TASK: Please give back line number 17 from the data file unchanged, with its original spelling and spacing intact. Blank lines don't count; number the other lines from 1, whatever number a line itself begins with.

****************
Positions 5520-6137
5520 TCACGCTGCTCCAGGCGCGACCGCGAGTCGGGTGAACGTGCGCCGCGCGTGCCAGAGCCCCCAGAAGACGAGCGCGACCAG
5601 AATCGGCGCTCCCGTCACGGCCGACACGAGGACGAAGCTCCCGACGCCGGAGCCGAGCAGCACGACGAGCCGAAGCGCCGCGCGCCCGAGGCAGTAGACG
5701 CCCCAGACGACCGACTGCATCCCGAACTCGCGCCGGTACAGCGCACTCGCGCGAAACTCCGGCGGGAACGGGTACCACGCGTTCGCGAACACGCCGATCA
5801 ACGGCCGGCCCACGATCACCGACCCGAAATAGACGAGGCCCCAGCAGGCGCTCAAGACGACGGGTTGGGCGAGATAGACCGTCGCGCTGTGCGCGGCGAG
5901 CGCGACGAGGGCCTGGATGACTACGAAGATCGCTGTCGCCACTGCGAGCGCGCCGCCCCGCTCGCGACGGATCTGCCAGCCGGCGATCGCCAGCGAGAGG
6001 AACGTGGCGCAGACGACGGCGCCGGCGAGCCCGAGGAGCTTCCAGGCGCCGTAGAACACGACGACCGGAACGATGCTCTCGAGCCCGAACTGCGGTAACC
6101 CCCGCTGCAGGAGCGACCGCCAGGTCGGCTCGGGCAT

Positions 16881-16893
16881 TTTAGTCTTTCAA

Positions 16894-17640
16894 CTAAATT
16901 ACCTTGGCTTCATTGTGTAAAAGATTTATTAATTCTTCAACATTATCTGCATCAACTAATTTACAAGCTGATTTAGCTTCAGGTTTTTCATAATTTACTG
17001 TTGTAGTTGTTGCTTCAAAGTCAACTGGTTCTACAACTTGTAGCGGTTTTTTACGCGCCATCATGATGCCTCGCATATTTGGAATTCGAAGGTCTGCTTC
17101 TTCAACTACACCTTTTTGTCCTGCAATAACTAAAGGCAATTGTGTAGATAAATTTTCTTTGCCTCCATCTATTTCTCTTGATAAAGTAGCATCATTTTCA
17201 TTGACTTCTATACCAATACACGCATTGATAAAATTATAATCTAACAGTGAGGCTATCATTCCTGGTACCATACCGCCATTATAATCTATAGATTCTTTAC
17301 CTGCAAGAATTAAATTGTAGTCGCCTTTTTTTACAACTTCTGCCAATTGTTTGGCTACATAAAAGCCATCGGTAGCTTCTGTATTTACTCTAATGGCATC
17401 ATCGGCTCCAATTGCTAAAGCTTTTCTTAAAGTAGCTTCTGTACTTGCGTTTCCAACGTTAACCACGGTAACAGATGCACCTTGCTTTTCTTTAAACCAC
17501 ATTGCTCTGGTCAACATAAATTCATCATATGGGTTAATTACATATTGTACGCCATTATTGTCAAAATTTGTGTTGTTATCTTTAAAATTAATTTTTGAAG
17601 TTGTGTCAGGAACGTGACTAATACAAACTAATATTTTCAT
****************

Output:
17301 CTGCAAGAATTAAATTGTAGTCGCCTTTTTTTACAACTTCTGCCAATTGTTTGGCTACATAAAAGCCATCGGTAGCTTCTGTATTTACTCTAATGGCATC